Telecommunications Fibers

    Sensor FibersRX

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    Data Transmission Option 2: Out of Band Signal

    n Sensor data is transmitted on the telecommunications fibers at a wavelength outside the operating band of the EDFA such as 1511nm or 1625nm

    n These signals are coupled onto the telecom fibers

    n Fast (100 Mb/s) Ethernet

    n Design of the sensor subsystem is essentially the same as Option 1

    EDFA Band1530-1565nm




    Telecommunications Fibers



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    Data Transmission Option 3: Edge Band Signaln Data is transmitted to/from sensors on the

    telecommunications fibers at the edge of the amplified transmission band.

    n Wavelength close to, but not the same as, line monitoring signal.

    n A poll and response mechanism needed so that only one repeater at a time is actively transmitting

    n Forward Error Correction will also need implemented as part of the communications protocol

    n Failure of sensor subsystem in one repeater should have no impact on other repeaters

    Main transmission band

    Sensor communications signalLine monitoring signal

    50-100GHz spacing




    Telecommunications Fibers

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    Data Transmission Summaryn Option 1, Ethernet on dedicated fibers

    n Options 2, Out-of-Band Ethernet on telecom fibers

    n Options 3, Edge Band Signal on telecom fibers

    n Other options have been considered but do not provide sufficient bandwidth.

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    Power Consumption Limitsn Sensors should be powered from

    the same voltage regulator as the fiber amplifiers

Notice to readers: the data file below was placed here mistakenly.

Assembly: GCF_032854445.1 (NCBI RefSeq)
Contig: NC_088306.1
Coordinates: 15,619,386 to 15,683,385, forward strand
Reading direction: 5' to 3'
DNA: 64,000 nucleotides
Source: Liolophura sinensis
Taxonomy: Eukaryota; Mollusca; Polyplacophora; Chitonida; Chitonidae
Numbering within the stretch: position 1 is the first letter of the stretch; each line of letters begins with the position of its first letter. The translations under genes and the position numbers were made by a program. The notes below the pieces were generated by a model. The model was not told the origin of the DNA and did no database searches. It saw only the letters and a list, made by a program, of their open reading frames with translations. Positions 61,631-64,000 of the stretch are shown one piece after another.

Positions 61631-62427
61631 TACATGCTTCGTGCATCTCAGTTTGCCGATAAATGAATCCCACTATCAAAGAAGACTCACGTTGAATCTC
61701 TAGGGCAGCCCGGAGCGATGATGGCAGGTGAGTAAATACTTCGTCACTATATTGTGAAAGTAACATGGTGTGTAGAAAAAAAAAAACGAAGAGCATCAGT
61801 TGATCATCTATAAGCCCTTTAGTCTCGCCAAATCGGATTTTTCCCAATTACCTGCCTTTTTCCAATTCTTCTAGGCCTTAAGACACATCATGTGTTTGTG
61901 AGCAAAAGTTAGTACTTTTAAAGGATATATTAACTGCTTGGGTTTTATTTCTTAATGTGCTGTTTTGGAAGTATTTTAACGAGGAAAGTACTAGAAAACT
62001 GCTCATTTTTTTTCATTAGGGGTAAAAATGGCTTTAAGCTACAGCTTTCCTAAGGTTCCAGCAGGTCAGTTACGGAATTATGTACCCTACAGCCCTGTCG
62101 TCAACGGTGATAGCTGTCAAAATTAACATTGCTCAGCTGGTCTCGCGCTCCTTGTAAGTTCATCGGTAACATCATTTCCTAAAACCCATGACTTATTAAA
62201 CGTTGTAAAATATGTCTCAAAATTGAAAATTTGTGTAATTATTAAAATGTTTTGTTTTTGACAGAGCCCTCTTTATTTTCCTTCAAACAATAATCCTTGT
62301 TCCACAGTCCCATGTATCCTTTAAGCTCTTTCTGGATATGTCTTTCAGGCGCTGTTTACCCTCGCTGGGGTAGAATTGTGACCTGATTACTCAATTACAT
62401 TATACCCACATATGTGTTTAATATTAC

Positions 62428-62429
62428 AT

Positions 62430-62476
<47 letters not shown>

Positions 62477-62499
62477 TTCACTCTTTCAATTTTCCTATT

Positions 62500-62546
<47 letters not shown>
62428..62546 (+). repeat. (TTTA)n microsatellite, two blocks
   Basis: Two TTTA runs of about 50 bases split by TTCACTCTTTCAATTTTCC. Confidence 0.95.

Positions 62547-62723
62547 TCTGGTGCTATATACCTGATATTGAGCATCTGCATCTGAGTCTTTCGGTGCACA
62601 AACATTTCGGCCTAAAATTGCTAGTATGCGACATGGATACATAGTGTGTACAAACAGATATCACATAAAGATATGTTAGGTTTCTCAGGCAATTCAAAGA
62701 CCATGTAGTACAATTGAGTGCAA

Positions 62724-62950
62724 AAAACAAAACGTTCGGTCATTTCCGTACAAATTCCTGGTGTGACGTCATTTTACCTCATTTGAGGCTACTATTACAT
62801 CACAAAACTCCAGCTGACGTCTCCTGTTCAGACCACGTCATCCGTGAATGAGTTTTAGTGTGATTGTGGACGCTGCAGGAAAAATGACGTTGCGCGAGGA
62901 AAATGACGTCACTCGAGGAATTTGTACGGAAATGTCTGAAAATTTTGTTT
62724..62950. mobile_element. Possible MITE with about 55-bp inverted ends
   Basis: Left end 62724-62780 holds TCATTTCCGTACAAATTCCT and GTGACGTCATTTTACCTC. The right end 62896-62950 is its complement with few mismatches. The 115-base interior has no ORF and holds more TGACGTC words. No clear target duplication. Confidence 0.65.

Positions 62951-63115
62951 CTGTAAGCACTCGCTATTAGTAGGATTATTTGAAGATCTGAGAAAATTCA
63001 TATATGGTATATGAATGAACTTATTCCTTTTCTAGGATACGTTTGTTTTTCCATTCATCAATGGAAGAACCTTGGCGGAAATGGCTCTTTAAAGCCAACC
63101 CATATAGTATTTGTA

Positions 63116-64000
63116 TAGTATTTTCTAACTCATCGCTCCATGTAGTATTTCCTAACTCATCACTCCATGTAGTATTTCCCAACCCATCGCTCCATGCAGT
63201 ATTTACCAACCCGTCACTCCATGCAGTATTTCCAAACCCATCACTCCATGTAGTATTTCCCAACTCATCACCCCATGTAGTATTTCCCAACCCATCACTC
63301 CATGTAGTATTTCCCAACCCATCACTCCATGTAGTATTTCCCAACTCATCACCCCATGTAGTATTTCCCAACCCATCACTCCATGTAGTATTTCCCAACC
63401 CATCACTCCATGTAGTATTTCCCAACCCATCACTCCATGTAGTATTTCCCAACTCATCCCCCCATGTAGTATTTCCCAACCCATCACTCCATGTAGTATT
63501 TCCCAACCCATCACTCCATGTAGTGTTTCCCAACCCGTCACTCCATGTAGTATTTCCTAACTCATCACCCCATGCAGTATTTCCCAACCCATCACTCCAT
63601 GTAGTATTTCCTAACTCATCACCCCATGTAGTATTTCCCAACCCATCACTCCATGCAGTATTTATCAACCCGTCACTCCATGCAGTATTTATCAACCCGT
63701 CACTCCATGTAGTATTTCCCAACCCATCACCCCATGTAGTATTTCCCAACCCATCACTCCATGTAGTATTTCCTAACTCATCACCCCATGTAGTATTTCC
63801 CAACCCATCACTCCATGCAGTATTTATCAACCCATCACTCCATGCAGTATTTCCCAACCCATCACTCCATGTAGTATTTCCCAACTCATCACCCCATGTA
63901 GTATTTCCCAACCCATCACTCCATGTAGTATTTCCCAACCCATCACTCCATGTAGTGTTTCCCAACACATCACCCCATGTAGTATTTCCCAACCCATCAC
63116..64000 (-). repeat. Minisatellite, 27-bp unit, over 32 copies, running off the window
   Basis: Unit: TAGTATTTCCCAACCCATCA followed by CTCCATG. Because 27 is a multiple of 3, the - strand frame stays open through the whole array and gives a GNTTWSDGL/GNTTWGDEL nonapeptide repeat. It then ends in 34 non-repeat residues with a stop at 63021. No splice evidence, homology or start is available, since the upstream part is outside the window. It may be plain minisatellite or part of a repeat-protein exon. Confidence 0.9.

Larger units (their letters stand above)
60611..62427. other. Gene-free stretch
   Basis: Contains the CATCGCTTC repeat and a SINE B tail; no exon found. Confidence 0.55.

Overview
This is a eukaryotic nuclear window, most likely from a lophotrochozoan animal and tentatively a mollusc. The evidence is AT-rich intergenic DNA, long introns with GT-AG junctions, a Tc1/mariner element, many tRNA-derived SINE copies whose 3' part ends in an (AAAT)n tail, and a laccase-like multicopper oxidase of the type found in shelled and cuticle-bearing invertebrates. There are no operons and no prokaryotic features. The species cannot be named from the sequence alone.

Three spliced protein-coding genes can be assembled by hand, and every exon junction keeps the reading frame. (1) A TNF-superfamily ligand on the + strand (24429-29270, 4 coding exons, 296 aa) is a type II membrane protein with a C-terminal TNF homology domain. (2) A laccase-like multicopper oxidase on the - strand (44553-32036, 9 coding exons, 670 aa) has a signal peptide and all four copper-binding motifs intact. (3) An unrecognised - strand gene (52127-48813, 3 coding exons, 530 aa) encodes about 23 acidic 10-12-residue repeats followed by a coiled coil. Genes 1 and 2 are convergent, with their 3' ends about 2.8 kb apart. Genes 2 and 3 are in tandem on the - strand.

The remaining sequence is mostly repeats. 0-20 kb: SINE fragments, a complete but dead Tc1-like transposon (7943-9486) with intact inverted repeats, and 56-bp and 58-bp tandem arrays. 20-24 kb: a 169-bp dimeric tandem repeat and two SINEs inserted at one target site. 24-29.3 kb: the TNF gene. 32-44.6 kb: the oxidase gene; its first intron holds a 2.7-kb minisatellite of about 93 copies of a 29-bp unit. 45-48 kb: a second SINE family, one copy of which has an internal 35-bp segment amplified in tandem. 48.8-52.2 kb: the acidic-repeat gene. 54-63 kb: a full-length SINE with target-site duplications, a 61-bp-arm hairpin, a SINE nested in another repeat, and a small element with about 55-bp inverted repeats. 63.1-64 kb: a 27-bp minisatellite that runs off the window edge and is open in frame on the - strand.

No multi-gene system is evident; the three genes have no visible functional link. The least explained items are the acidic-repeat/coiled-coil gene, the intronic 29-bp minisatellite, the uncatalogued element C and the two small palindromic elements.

n Existing power supplies have proven reliability

    n Available power is less than 5 Wn EDFA pump lasers are becoming

    more efficient, so this is a moving target for future systems

    Device Power consumptionAccelerometer X 25 mWAccelerometer Y 25 mWAccelerometer Z 25 mWPressure Sensor 7 mWThermistor 1 mWDSP 750 mWEmbedded Processor 300 mWEthernet Switch 500 mWTransceiver 900 mWTransceiver 900 mWTransceiver, in standby 0 mWTransceiver, in standby 0 mWTotal 3,433 mW

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    Mechanical Compatibility Issuesn Some repeater designs used stacked circuit boards,

    others are arranged radially

    n 3,000 to 4,000 cm3 volume

    n Heat sink to outside case

    n Fiber routing

    n Shock and vibration

    n How to test during manufacturing and assembly

    n Corona discharge

    n Component selection

    n Other proprietary design issues

    Circuit board mechanical design will be manufacturer specific issue: it may be necessary to have multiple circuit board layouts in order to suit individual repeater designs



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    Sensor Mounting Option 1: End of Repeater

    n Mechanically secure

    n May require extension or modification of repeater end cone

    n Impact of repeater heat loss on temperature measurements needs to be modelled

    n Penetrator design needs to ensure failure of sensor housing does not impact repeater

    Repeater Body Coupling

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    Sensor Mounting Option 2: Pod on cable

    Repeater Body Coupling

    Sensor Package

    Cable penetrator

    Sensor penetrator

    Protective wrap applied on cable

    On axis view

    Protective boot


    Sensor package

    n Sensors 5-10 m away from repeater